6. Be prepared to motor.  It is a delivery.  Days are shorter than summer too.
                   
                  7. Sailing straight through is tempting, but the canal must be timed.  I have never been through at night, but the street lights on both shores must light it up like Broadway.  Sailing at night can be fun as long as you are not too close to shore where the hazards are.  Entering an unfamiliar harbor at night can be less than fun in New England.
                   
                  On 2/9/07, Marvin Reynolds <CaptainMarvin@ rcn.com> wrote:

                  Hi Tim:

                  You've gotten some good input, let me add my 2cents as I have made the trip many times and love going through the canal at 10Ks ground speed. In my opinion the roughest part of the trip will be Buzzard's Bay if you find yourself with the "wind against the tide"...pretty uncomfortable in a 27' boat. Don't know for sure but think your boat has only 20 gallons of fuel. I would carry a couple of jerry cans on deck and maybe you won't have to stop for fuel.

                  Good luck. Captain Marvin, USCG MASTER 100GTons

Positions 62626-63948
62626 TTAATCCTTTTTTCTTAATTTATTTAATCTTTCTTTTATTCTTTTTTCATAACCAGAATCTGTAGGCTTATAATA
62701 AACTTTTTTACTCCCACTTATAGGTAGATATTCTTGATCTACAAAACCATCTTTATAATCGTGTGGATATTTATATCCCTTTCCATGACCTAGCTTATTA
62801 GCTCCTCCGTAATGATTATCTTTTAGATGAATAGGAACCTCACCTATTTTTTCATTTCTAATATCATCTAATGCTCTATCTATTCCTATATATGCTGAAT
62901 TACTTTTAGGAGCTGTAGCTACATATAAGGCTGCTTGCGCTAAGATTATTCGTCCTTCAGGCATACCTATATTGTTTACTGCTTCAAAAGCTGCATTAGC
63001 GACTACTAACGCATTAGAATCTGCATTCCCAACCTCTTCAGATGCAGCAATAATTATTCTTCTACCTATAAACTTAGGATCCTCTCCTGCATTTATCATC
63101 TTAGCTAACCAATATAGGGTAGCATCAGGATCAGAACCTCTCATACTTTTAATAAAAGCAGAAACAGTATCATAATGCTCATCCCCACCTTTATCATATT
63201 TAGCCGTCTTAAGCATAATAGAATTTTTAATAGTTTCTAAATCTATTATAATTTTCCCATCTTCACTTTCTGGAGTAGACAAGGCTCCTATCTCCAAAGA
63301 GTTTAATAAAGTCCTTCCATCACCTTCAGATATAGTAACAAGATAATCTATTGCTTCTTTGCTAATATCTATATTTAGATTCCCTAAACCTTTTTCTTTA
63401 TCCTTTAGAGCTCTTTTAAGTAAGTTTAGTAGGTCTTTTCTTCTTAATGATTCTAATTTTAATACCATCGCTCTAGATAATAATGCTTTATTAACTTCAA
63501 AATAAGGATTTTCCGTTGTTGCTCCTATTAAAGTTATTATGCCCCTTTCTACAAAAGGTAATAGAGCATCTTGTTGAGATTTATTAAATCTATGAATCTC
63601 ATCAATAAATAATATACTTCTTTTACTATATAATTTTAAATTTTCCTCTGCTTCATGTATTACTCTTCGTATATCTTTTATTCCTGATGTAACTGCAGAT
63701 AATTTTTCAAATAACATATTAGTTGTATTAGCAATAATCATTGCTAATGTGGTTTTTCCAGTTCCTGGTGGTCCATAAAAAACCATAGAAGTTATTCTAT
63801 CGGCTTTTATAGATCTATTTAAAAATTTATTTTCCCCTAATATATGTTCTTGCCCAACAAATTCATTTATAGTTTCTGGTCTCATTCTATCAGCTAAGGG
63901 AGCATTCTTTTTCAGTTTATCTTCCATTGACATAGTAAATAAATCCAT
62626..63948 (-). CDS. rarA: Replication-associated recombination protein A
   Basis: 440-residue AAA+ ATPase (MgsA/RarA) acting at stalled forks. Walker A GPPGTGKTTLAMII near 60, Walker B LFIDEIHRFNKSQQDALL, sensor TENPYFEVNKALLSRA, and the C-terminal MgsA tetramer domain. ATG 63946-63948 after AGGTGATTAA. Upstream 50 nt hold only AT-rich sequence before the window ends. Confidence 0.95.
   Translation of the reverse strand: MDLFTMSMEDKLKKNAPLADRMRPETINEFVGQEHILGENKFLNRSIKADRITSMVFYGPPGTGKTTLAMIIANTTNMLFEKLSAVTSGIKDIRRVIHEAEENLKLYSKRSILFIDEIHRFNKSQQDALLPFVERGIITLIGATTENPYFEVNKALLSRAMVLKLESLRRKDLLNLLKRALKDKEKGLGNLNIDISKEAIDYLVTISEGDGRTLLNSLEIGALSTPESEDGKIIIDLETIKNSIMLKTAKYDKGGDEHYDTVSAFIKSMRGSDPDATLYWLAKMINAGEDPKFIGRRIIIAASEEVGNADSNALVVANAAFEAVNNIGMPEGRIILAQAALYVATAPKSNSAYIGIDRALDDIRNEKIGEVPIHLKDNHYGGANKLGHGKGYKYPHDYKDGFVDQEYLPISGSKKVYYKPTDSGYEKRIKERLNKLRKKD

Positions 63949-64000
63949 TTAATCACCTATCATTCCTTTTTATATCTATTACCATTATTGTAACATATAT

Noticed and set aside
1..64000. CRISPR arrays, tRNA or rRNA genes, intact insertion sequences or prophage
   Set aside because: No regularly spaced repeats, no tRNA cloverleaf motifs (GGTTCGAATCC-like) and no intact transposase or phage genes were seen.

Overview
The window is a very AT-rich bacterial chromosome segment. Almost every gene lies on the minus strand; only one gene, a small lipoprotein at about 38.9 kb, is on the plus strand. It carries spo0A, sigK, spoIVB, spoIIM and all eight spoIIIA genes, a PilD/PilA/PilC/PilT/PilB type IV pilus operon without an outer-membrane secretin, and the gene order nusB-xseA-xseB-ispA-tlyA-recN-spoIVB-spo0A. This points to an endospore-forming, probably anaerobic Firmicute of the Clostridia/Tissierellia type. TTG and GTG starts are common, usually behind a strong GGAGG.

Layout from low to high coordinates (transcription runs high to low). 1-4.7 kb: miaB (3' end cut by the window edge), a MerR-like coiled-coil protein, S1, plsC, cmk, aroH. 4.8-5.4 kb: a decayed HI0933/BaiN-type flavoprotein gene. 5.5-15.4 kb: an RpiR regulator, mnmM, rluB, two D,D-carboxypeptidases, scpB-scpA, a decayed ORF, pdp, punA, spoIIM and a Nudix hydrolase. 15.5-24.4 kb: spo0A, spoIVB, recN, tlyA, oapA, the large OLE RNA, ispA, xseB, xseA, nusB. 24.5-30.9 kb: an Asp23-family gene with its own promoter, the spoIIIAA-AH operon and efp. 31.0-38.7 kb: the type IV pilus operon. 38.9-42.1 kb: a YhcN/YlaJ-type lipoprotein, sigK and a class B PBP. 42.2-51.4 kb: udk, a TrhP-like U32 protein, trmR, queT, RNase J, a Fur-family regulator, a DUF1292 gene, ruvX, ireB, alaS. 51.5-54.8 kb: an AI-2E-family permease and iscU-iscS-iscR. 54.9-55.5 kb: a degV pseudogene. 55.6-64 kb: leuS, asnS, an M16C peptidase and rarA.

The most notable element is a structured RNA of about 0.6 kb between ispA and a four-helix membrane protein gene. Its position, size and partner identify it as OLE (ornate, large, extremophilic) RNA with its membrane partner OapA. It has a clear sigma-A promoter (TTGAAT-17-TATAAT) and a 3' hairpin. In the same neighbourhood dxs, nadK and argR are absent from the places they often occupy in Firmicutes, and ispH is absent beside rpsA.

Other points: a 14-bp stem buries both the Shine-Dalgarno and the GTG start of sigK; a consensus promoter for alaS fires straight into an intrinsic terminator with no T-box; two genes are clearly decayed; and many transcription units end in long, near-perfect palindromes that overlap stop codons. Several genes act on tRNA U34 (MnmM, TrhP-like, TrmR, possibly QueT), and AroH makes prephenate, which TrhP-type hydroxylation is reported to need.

www.setsailyachts. com
                  --- In MassBaySailors@ yahoogroups. com , Tim Haibach <c2csailor@.. .> wrote:
                  >
                  > Gregg,
                  >
                  > I need to be out of the Marina no later than the 15th of April. So I am tentatively planning on eating dinner ashore on the 13th, spending the night at the dock, and casting off as soon as light breaks the horizon on Sat the 14th. I'm still working out fuel consumption calculations, and where available fuel docks are this time of year. Falmouth, MA is a definite stopping point south of the Canal. I intend to make a minimum of 3 stops, no real "overnight" sailing unless conditions, weather, temp, crew experience warrant. I have a pass for 2 transient nights at any of the Brewer Marinas at http://www.byy.com/. I also have to make a few calls to see where we could pull in for the night during the pre-season.